IT HAD been billed as a bridge between Europe’s two main financial hubs. It has become, however, a symbol of their growing competition—and of the uncertainty into which Brexit has plunged the EU’s markets. A planned merger between Deutsche Börse (DB) and the London Stock Exchange (LSE), both listed companies, seems on the verge of collapse. This week the LSE rejected the latest demand of the European Commission (EC) to sell parts of its business to allay competition concerns.
The €29bn ($30bn) merger was first announced a year ago and is the companies’ third attempt to join forces since 2000. It brings together the operators of the British, German and Italian stock exchanges, as well as some of the largest clearing-houses in Europe. Before it would approve the deal, the EC launched an investigation into its impact on competition. Last September it identified a number of concerns, including about the derivatives market once the clearing-houses merged. In early February the LSE sought to ease that concern by confirming the sale of its Paris-based clearing unit, LCH.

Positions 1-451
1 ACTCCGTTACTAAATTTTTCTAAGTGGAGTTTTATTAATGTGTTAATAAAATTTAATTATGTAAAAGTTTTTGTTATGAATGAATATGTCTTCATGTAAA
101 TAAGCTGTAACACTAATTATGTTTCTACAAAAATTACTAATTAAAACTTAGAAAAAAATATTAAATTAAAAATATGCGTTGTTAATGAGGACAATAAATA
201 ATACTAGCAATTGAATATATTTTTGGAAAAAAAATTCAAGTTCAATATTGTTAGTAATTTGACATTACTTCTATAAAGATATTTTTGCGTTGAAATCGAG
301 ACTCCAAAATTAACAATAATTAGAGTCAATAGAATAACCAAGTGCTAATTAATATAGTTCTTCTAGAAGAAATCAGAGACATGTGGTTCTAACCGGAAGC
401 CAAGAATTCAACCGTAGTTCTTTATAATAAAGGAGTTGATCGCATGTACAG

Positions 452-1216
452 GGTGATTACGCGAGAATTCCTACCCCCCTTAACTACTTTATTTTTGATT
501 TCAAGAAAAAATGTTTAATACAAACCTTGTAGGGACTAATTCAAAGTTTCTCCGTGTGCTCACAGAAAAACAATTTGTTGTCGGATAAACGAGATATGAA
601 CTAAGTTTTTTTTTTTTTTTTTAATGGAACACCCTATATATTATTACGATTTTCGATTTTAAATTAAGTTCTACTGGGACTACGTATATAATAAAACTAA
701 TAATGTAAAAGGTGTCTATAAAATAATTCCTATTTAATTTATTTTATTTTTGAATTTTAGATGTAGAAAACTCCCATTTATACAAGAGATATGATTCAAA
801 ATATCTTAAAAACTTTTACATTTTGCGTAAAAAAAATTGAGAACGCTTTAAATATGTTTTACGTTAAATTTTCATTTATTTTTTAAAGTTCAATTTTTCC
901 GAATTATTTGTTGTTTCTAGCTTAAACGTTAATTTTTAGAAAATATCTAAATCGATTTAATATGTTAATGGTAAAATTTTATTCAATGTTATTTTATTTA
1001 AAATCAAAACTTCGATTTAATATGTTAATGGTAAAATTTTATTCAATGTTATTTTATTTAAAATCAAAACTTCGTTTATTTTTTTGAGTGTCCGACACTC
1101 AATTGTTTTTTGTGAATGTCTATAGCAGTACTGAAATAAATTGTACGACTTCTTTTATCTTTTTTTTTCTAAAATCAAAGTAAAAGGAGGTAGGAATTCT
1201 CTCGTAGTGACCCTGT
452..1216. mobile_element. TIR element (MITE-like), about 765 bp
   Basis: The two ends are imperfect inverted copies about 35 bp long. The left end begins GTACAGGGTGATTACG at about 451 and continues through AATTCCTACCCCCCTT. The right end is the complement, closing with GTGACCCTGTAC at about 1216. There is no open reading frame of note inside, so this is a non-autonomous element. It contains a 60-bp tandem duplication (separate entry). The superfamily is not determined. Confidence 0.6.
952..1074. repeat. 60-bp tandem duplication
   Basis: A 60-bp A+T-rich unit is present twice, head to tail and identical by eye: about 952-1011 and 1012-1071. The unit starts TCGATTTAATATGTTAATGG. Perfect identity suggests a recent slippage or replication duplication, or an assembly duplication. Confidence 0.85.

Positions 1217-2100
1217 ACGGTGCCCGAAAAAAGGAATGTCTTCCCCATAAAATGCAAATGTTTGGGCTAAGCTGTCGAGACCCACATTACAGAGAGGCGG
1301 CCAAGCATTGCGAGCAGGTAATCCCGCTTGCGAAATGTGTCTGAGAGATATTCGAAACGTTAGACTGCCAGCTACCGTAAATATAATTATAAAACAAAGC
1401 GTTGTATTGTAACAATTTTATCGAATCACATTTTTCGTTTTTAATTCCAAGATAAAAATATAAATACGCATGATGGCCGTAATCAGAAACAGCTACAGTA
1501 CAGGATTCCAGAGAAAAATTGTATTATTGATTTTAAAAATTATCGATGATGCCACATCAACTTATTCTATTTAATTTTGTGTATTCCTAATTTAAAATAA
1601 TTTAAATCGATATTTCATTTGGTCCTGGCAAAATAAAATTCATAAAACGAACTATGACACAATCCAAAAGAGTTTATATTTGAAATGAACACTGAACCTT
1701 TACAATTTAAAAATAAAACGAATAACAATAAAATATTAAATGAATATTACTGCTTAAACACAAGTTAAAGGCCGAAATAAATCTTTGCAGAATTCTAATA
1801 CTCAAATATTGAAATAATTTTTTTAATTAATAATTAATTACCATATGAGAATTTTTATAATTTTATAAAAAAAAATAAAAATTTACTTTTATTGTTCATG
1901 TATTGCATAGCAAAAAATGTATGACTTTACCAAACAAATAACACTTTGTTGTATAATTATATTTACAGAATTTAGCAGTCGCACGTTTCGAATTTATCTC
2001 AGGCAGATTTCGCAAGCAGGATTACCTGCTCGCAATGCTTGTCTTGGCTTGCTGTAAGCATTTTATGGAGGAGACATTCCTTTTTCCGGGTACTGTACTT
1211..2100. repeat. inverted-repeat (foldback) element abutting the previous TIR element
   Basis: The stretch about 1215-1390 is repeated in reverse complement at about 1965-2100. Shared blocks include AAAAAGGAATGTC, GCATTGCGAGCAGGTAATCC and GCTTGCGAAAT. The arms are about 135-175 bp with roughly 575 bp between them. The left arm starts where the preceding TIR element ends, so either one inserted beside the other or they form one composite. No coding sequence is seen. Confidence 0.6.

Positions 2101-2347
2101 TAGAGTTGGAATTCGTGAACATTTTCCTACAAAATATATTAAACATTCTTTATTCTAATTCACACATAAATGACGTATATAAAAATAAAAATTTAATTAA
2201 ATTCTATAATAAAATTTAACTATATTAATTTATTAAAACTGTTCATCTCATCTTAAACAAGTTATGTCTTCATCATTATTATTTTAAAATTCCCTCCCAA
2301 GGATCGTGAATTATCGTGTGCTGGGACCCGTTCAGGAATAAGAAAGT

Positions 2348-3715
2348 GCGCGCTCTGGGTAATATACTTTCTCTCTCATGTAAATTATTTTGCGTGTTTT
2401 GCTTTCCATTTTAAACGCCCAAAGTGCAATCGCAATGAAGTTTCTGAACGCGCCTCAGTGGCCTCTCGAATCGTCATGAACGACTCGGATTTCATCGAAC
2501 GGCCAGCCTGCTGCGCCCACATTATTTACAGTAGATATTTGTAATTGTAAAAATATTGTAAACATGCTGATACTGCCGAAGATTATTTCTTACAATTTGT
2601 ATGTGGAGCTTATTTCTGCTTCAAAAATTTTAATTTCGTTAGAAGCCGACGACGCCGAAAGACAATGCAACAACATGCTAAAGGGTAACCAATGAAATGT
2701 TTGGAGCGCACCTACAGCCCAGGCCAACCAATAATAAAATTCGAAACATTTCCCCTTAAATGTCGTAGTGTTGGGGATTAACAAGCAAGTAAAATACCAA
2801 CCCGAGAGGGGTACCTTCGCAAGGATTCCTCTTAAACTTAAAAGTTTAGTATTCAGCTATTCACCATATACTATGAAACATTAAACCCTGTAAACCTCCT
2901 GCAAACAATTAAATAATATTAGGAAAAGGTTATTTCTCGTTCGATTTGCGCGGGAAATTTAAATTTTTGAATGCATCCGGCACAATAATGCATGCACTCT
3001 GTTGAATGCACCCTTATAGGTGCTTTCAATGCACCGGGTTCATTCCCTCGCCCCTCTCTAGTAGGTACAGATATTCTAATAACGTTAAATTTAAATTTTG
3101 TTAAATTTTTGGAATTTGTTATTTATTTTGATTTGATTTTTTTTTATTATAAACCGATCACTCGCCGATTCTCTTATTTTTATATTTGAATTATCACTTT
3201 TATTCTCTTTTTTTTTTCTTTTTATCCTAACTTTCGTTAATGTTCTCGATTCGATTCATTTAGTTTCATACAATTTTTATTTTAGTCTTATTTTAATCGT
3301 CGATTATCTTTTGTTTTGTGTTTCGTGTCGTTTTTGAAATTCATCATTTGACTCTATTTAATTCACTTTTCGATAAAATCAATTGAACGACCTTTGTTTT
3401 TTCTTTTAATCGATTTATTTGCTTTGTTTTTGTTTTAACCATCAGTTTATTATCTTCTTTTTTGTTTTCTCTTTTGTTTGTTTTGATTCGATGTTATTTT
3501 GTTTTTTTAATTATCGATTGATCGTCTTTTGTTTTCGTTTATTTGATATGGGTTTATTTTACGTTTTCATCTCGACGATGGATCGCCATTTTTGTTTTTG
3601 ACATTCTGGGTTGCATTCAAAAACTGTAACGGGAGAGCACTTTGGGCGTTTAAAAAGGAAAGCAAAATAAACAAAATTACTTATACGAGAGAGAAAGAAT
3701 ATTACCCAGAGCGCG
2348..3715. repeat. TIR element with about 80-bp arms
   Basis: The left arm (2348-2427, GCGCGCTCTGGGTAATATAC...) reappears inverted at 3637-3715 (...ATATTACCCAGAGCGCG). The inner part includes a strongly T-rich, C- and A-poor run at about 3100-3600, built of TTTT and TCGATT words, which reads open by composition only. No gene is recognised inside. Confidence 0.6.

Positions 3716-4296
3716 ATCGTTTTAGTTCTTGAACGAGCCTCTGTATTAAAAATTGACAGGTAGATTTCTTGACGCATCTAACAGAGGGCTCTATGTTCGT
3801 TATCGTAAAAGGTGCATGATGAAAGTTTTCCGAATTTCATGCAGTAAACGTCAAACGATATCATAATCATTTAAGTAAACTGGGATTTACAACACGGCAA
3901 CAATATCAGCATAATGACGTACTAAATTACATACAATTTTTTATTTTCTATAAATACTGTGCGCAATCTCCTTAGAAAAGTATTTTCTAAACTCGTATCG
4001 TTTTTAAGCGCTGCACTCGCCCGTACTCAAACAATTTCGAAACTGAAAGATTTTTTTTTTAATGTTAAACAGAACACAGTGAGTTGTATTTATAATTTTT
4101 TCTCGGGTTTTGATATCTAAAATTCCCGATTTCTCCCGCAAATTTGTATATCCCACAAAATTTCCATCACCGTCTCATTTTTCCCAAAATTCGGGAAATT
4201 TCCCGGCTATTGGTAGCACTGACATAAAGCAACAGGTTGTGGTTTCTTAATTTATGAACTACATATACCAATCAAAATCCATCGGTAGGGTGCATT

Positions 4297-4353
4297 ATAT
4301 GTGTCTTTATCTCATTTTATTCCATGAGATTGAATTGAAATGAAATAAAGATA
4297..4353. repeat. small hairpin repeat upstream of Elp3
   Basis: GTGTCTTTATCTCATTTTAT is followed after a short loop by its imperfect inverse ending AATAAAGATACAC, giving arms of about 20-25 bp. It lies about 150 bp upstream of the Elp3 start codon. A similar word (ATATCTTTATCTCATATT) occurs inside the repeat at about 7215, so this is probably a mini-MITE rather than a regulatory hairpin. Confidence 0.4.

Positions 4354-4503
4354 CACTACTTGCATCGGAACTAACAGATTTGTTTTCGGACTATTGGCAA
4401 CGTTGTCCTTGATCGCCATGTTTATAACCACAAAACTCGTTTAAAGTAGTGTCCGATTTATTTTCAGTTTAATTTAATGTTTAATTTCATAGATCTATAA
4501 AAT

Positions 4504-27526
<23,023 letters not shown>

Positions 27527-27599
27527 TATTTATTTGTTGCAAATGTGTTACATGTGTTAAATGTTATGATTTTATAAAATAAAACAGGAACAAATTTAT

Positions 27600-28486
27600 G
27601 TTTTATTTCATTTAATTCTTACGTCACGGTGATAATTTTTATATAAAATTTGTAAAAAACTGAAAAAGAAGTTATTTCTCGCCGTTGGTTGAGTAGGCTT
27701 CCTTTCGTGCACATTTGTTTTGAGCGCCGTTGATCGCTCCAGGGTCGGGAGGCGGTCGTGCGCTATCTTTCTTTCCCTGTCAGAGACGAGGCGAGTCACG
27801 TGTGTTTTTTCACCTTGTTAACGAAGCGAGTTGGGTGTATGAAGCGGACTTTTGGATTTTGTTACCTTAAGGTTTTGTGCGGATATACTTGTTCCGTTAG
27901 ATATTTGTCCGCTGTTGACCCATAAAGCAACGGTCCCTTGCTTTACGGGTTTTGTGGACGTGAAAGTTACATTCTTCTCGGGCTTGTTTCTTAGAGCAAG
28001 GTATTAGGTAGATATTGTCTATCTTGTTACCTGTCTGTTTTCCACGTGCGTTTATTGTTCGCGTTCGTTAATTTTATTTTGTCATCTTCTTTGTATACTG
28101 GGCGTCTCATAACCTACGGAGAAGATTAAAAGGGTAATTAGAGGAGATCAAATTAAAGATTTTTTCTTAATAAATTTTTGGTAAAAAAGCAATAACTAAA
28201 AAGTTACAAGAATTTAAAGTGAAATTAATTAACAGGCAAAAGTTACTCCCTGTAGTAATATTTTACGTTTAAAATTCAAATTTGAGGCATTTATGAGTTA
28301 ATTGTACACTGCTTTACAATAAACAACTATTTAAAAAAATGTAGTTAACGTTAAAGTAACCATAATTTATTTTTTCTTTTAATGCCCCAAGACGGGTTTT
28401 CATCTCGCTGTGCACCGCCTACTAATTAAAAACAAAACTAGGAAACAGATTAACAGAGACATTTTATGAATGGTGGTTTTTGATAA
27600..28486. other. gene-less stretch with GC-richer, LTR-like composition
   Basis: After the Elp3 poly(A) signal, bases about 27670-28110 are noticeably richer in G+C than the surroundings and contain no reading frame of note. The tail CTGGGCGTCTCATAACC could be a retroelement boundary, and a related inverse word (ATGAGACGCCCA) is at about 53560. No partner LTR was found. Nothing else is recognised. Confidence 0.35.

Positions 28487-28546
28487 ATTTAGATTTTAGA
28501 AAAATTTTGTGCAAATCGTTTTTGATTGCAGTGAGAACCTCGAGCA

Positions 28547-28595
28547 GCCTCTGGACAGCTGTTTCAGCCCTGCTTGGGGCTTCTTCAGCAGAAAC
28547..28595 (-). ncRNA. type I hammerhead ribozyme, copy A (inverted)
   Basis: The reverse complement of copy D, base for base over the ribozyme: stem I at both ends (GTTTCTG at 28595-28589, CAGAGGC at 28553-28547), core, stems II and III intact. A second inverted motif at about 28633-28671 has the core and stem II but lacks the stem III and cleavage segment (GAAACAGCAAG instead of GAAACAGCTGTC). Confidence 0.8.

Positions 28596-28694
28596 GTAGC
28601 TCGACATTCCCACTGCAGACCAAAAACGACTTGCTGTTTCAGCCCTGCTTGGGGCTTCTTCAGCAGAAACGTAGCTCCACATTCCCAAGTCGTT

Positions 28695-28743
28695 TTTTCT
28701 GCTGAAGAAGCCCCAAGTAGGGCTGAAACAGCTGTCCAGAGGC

Not good enough, the EC countered a few weeks later: the sale…Continue reading